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A Magazine for Sheffield

November's solemn ceremonies of remembrance seem like faded echoes of distant things. 1914-18, The War to End War. 1939-45, The War Against Fascism. So why have the USA-UK allies been attacking some country or another for decades? To be clear, these nations haven't declared war. We're attacking them. Yes, we should respect the bravery of forces who risk their lives, but we can still ask questions. What's it for? Defeating the existence of 'terror'? Total dominance by the USA? All that failed, and many countries are left in an ungovernable mess. Afghanistan, Iraq. What was the plan? A peaceful world?

In 2003 I marched against the Iraq war, as so many people did, including an obscure figure called Jeremy Corbyn. It was a huge moment, and probably the biggest demonstration ever seen in London. But Tony Blair, whether convinced or pressured, took us to war. Yet Iraq's weapons of mass destruction were smoke and mirrors. More lies have been revealed since, most recently a leaked White House memo indicating that Blair backed military action a year before seeking a vote in parliament, and more can be expected once the Chilcot Inquiry sees the light of day.

Sheffield's not a military town, despite the big army recruitment office near where the Jobcentre used to be. We don't really want to be making weapons, but it's no secret that 'defence' has long been a big customer of the steel mills. The arms industry distributes production of parts, so it's a certainty that many of Sheffield's high-tech manufacturers have contracts. Workers may not even know what they're producing - just more components, identified only by numbers.

Two years ago this month, University of Sheffield students were injured as they were dragged from a protest in the Octagon Centre. They were objecting to the involvement of weapons manufacturers in the engineering careers fair. They knew that their pain was nothing compared to that caused by drones, for example, which indiscriminately kill whole families. That same year, the University announced its part in the futuristic Factory 2050 project. Funders include 'defence' companies.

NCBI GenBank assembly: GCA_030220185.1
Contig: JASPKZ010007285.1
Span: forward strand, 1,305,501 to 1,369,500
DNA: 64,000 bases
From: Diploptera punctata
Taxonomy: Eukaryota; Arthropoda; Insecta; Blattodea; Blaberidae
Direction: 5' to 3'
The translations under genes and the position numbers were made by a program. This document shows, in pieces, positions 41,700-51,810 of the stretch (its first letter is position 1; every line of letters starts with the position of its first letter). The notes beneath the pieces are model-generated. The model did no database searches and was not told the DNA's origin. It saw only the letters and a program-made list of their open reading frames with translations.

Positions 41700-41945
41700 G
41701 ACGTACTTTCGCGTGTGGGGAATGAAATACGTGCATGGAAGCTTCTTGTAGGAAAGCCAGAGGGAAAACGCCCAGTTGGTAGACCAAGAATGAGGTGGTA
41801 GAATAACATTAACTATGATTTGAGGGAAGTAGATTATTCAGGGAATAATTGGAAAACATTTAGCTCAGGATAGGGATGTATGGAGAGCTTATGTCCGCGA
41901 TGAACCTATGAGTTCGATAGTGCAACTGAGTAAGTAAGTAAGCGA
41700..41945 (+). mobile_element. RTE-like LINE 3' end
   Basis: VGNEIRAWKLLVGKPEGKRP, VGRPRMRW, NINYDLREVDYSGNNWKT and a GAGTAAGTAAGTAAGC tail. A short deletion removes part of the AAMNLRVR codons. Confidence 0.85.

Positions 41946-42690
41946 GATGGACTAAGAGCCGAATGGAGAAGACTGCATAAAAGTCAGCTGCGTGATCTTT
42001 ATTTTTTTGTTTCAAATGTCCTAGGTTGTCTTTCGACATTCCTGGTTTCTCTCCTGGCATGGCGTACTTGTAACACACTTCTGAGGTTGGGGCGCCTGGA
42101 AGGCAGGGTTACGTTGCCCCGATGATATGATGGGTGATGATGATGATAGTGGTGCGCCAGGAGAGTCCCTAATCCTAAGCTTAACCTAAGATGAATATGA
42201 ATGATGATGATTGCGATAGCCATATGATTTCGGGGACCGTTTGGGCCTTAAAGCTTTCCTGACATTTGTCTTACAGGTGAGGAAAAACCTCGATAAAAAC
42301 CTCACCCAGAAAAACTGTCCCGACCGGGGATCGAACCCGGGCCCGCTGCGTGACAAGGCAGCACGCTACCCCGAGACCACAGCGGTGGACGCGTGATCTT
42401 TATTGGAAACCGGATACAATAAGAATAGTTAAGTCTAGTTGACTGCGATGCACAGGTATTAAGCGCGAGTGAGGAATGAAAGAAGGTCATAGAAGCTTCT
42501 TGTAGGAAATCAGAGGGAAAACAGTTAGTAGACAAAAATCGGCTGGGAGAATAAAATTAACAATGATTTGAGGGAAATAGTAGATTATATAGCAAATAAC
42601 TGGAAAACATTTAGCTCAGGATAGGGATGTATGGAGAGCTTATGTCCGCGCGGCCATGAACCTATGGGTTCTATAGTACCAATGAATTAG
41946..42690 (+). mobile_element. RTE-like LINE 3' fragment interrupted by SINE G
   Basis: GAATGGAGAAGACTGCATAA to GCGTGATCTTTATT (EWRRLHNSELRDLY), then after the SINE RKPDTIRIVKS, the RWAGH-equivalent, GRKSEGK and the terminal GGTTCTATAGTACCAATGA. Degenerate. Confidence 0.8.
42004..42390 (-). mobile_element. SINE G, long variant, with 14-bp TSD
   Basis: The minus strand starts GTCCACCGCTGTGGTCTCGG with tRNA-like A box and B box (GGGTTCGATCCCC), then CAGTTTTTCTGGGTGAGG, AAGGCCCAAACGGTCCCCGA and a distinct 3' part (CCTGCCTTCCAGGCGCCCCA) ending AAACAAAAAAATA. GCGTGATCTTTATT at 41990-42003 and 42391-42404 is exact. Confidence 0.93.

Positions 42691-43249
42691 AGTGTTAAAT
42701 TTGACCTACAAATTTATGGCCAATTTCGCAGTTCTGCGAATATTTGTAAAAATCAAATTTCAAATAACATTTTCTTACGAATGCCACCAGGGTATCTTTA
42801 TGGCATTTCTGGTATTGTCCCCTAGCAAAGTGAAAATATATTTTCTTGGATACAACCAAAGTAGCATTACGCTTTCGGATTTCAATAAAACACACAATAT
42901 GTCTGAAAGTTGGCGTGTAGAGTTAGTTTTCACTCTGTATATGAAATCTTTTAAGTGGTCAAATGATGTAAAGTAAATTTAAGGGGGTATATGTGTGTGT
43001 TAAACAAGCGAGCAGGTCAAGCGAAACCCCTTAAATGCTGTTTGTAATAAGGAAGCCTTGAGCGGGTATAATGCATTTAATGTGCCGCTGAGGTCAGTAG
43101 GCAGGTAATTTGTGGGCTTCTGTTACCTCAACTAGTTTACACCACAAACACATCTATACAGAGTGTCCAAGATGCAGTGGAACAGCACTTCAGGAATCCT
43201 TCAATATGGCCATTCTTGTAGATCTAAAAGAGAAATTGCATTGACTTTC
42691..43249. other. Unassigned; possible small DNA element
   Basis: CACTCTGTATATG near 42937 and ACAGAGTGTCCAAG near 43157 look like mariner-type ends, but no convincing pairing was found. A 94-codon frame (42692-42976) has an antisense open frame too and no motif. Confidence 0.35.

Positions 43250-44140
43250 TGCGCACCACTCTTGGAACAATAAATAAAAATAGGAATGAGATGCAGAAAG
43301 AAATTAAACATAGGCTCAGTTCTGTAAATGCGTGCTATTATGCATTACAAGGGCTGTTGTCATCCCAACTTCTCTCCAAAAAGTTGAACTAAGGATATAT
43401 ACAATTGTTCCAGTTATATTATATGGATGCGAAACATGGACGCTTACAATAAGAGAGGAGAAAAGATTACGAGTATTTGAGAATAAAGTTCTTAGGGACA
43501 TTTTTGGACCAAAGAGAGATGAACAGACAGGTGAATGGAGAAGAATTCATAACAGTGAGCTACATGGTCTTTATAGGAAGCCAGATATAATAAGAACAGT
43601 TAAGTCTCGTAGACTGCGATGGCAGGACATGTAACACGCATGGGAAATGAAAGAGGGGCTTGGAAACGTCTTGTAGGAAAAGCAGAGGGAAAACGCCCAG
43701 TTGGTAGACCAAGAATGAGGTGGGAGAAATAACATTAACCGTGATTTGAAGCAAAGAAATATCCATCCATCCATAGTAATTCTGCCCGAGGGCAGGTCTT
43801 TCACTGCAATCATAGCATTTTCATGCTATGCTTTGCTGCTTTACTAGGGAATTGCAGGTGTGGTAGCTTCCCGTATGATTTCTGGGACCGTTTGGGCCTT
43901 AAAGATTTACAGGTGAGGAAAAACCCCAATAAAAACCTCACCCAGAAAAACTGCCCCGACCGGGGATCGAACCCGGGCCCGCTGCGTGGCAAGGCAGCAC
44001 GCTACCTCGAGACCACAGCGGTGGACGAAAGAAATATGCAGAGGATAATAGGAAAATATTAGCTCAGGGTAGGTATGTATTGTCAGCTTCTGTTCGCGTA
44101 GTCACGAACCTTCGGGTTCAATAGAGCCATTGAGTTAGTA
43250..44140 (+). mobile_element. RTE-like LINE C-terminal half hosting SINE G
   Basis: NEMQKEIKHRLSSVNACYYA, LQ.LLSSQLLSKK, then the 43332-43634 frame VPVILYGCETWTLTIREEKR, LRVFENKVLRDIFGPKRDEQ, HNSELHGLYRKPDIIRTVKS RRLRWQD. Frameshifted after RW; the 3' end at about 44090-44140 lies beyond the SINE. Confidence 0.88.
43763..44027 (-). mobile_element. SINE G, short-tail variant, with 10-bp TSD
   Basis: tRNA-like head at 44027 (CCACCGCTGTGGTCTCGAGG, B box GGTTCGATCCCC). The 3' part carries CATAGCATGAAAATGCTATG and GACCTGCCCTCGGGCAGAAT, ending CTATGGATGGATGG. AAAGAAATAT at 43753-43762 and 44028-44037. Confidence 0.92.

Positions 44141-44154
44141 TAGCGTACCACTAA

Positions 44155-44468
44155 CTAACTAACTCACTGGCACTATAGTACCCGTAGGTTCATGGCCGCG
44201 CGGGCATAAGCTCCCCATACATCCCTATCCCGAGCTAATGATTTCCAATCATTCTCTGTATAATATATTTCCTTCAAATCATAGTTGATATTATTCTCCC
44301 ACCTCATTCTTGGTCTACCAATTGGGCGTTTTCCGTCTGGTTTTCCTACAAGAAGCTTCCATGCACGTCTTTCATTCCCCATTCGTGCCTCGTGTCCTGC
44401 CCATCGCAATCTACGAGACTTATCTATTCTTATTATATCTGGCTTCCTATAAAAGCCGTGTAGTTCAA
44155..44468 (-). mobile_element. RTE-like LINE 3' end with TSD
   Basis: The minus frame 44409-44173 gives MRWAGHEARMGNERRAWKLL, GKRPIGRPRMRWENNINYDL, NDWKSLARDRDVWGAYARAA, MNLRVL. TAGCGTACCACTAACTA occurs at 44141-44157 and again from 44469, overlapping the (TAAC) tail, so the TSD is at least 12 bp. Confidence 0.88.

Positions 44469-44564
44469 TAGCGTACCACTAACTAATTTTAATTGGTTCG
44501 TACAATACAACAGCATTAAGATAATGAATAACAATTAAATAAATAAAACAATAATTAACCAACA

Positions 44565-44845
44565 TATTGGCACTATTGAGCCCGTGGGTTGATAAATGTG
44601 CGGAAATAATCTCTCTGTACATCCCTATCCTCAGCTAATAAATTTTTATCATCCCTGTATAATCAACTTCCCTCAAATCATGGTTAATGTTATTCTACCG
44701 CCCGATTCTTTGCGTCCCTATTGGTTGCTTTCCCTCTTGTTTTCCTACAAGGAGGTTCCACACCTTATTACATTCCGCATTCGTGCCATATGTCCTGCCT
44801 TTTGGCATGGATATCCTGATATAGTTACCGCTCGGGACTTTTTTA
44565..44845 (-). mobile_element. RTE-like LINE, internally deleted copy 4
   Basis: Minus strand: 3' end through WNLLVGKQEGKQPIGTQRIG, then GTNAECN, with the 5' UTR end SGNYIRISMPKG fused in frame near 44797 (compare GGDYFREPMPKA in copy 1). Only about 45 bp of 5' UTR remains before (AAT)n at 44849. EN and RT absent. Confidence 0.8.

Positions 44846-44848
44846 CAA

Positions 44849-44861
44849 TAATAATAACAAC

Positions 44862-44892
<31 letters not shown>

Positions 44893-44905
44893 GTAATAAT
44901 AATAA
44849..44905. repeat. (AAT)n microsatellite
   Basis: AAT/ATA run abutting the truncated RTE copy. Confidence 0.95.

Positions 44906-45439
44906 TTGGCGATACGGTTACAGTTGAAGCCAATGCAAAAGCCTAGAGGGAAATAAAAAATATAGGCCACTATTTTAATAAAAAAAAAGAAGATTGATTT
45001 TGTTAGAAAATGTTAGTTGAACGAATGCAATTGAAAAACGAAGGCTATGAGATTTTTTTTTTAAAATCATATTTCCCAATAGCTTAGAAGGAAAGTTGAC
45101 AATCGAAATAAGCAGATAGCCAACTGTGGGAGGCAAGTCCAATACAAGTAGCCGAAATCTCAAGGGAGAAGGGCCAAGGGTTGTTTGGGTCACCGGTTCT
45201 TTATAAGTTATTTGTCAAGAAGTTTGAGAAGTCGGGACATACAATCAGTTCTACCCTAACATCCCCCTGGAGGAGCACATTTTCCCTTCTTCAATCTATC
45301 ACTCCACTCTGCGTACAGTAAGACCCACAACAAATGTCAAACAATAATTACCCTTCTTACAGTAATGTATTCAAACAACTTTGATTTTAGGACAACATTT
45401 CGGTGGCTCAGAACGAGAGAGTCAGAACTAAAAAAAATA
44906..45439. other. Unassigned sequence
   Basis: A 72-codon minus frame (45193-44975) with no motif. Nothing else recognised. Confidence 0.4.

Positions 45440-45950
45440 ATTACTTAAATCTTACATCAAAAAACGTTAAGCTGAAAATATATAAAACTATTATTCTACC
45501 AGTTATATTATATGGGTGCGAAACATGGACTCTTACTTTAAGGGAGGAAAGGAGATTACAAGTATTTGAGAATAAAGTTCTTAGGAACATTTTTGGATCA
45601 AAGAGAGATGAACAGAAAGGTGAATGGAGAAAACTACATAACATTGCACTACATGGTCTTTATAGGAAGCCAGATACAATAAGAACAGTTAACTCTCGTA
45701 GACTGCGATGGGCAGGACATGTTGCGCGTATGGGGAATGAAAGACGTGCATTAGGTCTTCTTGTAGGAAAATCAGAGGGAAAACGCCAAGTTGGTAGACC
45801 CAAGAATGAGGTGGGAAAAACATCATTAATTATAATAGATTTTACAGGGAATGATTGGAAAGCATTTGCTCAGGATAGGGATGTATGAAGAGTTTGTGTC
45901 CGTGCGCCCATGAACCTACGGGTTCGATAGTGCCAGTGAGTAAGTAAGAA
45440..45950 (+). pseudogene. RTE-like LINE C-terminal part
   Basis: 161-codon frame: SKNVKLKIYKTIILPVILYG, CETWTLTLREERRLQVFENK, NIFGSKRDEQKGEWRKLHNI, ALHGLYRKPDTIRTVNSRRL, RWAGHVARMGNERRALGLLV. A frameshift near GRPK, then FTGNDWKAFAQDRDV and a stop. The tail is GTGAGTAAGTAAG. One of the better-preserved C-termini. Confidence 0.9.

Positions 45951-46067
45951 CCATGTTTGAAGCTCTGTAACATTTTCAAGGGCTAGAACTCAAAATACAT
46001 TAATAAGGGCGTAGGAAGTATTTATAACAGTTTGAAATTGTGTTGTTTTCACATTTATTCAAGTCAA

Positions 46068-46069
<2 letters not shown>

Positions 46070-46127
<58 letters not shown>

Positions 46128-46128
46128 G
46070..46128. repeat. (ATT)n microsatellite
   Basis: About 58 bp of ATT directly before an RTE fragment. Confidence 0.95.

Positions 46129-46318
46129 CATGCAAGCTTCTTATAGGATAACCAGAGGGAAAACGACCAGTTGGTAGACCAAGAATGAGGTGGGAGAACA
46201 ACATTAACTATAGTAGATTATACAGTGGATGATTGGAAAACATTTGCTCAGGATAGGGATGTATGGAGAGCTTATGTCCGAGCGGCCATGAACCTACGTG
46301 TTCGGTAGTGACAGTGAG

Weapons making is not a productive industry. It doesn't even make sustainable employment. On the contrary, despite exports partly subsidising it, each arms industry job drains taxpayers of over £12,000, according to a 2011 report. And it's a dirty business. Family-run dictatorship Saudi Arabia is a insatiable customer, estimated to be the UK's third biggest customer, after the US and Italy. Defence sales account for 40% of global corruption, by one estimate. That's quite a boast, considering it's up against things like extortion, drugs and people smuggling.

At least we have (up to now) the democratic freedom to express our disgust. For example, a comment on the University's Facebook page: “How completely fucked up must our university be to boast about the government using our money to bribe weapons dealers into exploiting students for their murderous ends?”

Jeremy Corbyn could have been a Sheffielder. He'd be welcome here. He packed out supportive meetings in his recent visit to the area. He led the Stop The War campaign, until stepping down due to the Labour leadership. His credentials are excellent. Perhaps he will get a chance to lead the country in a wiser, kinder direction. Perhaps one day, remembrance of wars past will mean exactly that.

Sheffield CND:


18 November | 7pm | Central United Reformed Church

Heidi Chow, Global Justice Now campaigner, visits Sheffield to talk about farmers in Ghana campaigning to stop pro-corporate legislation. Pressure from US AID and the Bill and Melinda Gates Foundation is pushing sales of patented seeds. The event includes two short films, with encouraging examples of ecologically beneficial farming. Refreshments from 6:45pm.


27 November 2015 | 6pm | Meet outside Town Hall

Cyclists around the world choose the last Friday of each month to ride together in celebration of the bicycle as the most efficient and peaceful mode of transport. Get on yer bike for a musical wander around the rush-hour madness for an hour or so, then off to a backstreet pub for a friendly chat. )

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